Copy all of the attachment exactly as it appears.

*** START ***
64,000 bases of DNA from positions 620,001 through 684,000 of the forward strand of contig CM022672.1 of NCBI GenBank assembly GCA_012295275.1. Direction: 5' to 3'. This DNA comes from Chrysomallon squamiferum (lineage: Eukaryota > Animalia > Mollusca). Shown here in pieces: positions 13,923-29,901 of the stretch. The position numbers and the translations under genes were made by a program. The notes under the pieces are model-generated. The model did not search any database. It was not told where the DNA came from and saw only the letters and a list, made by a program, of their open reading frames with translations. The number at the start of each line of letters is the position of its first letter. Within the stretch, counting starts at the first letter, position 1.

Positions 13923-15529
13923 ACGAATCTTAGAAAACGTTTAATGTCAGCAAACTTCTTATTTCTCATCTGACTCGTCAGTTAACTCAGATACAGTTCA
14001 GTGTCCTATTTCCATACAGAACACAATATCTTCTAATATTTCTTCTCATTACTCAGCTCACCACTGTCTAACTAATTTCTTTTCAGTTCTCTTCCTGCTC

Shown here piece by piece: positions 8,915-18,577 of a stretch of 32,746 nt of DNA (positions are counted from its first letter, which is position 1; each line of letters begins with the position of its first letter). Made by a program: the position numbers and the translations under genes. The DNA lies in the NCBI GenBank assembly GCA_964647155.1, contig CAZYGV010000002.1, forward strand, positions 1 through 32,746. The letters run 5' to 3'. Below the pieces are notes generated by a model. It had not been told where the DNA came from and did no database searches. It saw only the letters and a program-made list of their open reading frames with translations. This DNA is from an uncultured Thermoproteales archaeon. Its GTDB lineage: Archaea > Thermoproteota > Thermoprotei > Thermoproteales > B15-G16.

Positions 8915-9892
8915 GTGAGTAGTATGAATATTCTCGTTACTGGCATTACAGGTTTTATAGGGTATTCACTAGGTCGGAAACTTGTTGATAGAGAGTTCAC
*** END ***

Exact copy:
64,000 bases of DNA from positions 620,001 through 684,000 of the forward strand of contig CM022672.1 of NCBI GenBank assembly GCA_012295275.1. Direction: 5' to 3'. This DNA comes from Chrysomallon squamiferum (lineage: Eukaryota > Animalia > Mollusca). Shown here in pieces: positions 13,923-29,901 of the stretch. The position numbers and the translations under genes were made by a program. The notes under the pieces are model-generated. The model did not search any database. It was not told where the DNA came from and saw only the letters and a list, made by a program, of their open reading frames with translations. The number at the start of each line of letters is the position of its first letter. Within the stretch, counting starts at the first letter, position 1.

Positions 13923-15529
13923 ACGAATCTTAGAAAACGTTTAATGTCAGCAAACTTCTTATTTCTCATCTGACTCGTCAGTTAACTCAGATACAGTTCA
14001 GTGTCCTATTTCCATACAGAACACAATATCTTCTAATATTTCTTCTCATTACTCAGCTCACCACTGTCTAACTAATTTCTTTTCAGTTCTCTTCCTGCTC

Shown here piece by piece: positions 8,915-18,577 of a stretch of 32,746 nt of DNA (positions are counted from its first letter, which is position 1; each line of letters begins with the position of its first letter). Made by a program: the position numbers and the translations under genes. The DNA lies in the NCBI GenBank assembly GCA_964647155.1, contig CAZYGV010000002.1, forward strand, positions 1 through 32,746. The letters run 5' to 3'. Below the pieces are notes generated by a model. It had not been told where the DNA came from and did no database searches. It saw only the letters and a program-made list of their open reading frames with translations. This DNA is from an uncultured Thermoproteales archaeon. Its GTDB lineage: Archaea > Thermoproteota > Thermoprotei > Thermoproteales > B15-G16.

Positions 8915-9892
8915 GTGAGTAGTATGAATATTCTCGTTACTGGCATTACAGGTTTTATAGGGTATTCACTAGGTCGGAAACTTGTTGATAGAGAGTTCAC